Shannon has extreme seniority in the S.C. House and serves on the powerful House Ways and Means Budget committee. I am voting to keep Shannon Erickson as our representative in Columbia and highly recommend that all Beaufort County residents support her.

– Rebecca W. Bass, Beaufort


Land protection an essential part of healthy community

Land conservation protects what makes Beaufort County special and provides a balance to the growth and development we are experiencing. Protecting open space helps keep pollution out of our creeks, rivers, and the Port Royal Sound.

Since 2002, Beaufort County voters have supported the Rural and Critical Lands Program to protect land. This November, the Greenspace Penny offers a new and complementary source of funds for land protection. I hope voters will act on this opportunity.

Consider the need: Beaufort County is one of the fastest growing regions on the East Coast. In the 10 years preceding, Beaufort County grew by 18.4% according to the 2020 Census. We are now seeing growth beginning to overwhelm housing affordability, schools, quality of life and especially our transportation infrastructure.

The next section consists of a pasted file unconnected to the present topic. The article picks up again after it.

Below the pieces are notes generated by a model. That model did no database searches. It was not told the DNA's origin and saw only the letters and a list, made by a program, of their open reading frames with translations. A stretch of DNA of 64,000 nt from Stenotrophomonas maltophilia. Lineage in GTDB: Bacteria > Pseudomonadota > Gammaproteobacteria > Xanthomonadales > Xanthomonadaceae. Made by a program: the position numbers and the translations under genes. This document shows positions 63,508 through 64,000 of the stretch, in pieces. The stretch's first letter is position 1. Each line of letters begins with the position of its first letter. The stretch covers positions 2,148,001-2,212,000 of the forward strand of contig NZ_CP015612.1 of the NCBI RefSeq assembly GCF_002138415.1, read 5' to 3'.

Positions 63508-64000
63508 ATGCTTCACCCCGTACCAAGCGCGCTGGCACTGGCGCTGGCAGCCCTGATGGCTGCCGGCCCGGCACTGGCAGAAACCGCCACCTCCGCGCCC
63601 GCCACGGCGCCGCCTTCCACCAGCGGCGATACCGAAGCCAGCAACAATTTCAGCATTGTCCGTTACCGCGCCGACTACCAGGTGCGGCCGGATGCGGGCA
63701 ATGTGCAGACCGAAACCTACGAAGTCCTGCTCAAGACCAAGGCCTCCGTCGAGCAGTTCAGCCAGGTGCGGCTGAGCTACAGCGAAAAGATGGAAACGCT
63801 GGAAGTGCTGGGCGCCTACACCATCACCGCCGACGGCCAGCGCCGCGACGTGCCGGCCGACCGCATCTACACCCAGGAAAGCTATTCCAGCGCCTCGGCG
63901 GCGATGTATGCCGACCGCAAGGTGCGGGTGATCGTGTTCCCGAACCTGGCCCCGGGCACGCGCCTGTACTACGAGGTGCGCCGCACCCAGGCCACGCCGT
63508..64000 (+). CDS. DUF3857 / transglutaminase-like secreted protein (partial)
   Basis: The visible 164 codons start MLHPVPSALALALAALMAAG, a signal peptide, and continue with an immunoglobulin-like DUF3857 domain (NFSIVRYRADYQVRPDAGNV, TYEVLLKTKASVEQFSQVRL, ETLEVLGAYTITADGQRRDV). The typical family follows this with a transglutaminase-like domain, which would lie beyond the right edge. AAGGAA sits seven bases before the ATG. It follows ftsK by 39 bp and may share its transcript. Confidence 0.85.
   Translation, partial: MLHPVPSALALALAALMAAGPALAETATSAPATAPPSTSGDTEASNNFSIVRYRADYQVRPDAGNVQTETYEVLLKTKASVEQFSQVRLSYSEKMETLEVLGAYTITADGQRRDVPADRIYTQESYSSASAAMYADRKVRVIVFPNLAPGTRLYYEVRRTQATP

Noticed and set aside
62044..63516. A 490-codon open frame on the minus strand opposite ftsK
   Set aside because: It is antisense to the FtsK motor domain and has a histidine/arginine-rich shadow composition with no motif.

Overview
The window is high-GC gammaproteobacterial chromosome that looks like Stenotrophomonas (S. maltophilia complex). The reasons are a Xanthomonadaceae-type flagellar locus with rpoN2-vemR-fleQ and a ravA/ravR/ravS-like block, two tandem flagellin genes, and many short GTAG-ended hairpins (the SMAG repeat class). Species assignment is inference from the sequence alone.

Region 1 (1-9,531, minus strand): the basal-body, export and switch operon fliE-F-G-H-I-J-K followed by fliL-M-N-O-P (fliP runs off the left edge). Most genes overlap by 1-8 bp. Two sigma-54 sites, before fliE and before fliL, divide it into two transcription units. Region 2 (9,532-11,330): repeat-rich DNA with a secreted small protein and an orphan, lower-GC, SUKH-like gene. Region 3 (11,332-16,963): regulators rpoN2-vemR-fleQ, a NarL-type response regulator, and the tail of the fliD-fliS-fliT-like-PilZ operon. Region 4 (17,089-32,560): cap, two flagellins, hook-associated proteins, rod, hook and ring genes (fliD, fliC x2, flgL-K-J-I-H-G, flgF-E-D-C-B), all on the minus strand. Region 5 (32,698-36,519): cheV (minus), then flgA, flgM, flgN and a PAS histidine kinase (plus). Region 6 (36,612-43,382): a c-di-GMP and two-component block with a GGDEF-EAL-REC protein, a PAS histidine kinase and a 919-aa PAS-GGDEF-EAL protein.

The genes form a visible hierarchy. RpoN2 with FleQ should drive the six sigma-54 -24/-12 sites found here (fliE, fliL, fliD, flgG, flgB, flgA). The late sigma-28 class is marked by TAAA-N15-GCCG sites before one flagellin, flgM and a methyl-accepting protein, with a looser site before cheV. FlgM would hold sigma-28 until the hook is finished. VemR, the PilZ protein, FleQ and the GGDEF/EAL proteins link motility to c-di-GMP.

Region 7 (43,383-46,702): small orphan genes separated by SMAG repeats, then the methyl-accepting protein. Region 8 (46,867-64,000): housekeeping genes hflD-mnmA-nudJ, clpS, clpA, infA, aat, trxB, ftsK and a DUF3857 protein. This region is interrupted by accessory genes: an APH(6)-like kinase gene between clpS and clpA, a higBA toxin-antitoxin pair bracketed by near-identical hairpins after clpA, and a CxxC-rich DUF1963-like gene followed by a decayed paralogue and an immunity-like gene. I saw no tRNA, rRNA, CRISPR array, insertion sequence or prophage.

We cannot stop growth, but we can manage and channel it into areas that are suitable. Carefully selected open space is a key part of that effort. This will be especially helpful outside of our urban areas where unchecked and badly planned land development can massively affect the quality of life of the persons who live there as well as cost the County taxpayers the very substantial amounts of money needed to convert those areas from rural to urban. Carefully planned and managed land protection will protect special places before they are lost to development and save everyone money.

Protecting greenspace is also critical in keeping pollution out of our waters. Since 2004, thanks to previously approved funding for land conservation, more than 1,400 acres have been protected in the Okatie River Watershed, more than 10,000 protected in the ACE Basin, and more than 1,200 acres protected along the New River. The Port Royal Sound and its associated creeks and rivers remain among the most pristine waters on the East Coast, but only strategic land protection will keep them that way.